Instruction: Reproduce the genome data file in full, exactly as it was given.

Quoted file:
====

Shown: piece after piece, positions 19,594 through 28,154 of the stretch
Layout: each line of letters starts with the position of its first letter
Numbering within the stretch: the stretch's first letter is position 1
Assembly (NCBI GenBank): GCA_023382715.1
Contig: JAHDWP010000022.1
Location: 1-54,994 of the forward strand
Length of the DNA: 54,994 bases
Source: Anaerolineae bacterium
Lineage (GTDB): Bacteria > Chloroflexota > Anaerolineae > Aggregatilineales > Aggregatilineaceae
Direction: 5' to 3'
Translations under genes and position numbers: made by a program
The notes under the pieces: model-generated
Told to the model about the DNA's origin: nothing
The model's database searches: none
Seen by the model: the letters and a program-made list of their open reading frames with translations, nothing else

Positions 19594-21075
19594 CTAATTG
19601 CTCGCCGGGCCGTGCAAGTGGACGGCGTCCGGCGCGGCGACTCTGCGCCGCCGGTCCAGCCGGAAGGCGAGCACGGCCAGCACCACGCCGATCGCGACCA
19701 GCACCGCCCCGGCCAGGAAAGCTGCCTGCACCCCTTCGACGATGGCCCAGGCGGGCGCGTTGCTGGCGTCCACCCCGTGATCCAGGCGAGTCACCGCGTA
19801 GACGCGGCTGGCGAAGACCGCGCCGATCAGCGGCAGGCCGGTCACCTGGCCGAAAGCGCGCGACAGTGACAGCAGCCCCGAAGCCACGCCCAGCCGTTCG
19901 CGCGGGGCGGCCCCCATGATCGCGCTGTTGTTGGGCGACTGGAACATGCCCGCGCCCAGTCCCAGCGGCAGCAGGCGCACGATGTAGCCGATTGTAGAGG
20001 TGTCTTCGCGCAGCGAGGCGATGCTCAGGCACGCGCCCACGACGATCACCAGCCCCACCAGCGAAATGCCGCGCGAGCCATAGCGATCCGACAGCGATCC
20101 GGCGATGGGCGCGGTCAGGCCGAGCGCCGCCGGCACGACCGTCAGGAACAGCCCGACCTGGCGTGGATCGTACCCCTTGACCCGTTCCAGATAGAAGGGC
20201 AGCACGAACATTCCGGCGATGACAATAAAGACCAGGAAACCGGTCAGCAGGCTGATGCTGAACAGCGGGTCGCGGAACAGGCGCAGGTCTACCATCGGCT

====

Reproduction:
Shown: piece after piece, positions 19,594 through 28,154 of the stretch
Layout: each line of letters starts with the position of its first letter
Numbering within the stretch: the stretch's first letter is position 1
Assembly (NCBI GenBank): GCA_023382715.1
Contig: JAHDWP010000022.1
Location: 1-54,994 of the forward strand
Length of the DNA: 54,994 bases
Source: Anaerolineae bacterium
Lineage (GTDB): Bacteria > Chloroflexota > Anaerolineae > Aggregatilineales > Aggregatilineaceae
Direction: 5' to 3'
Translations under genes and position numbers: made by a program
The notes under the pieces: model-generated
Told to the model about the DNA's origin: nothing
The model's database searches: none
Seen by the model: the letters and a program-made list of their open reading frames with translations, nothing else

Positions 19594-21075
19594 CTAATTG
19601 CTCGCCGGGCCGTGCAAGTGGACGGCGTCCGGCGCGGCGACTCTGCGCCGCCGGTCCAGCCGGAAGGCGAGCACGGCCAGCACCACGCCGATCGCGACCA
19701 GCACCGCCCCGGCCAGGAAAGCTGCCTGCACCCCTTCGACGATGGCCCAGGCGGGCGCGTTGCTGGCGTCCACCCCGTGATCCAGGCGAGTCACCGCGTA
19801 GACGCGGCTGGCGAAGACCGCGCCGATCAGCGGCAGGCCGGTCACCTGGCCGAAAGCGCGCGACAGTGACAGCAGCCCCGAAGCCACGCCCAGCCGTTCG
19901 CGCGGGGCGGCCCCCATGATCGCGCTGTTGTTGGGCGACTGGAACATGCCCGCGCCCAGTCCCAGCGGCAGCAGGCGCACGATGTAGCCGATTGTAGAGG
20001 TGTCTTCGCGCAGCGAGGCGATGCTCAGGCACGCGCCCACGACGATCACCAGCCCCACCAGCGAAATGCCGCGCGAGCCATAGCGATCCGACAGCGATCC
20101 GGCGATGGGCGCGGTCAGGCCGAGCGCCGCCGGCACGACCGTCAGGAACAGCCCGACCTGGCGTGGATCGTACCCCTTGACCCGTTCCAGATAGAAGGGC
20201 AGCACGAACATTCCGGCGATGACAATAAAGACCAGGAAACCGGTCAGCAGGCTGATGCTGAACAGCGGGTCGCGGAACAGGCGCAGGTCTACCATCGGCT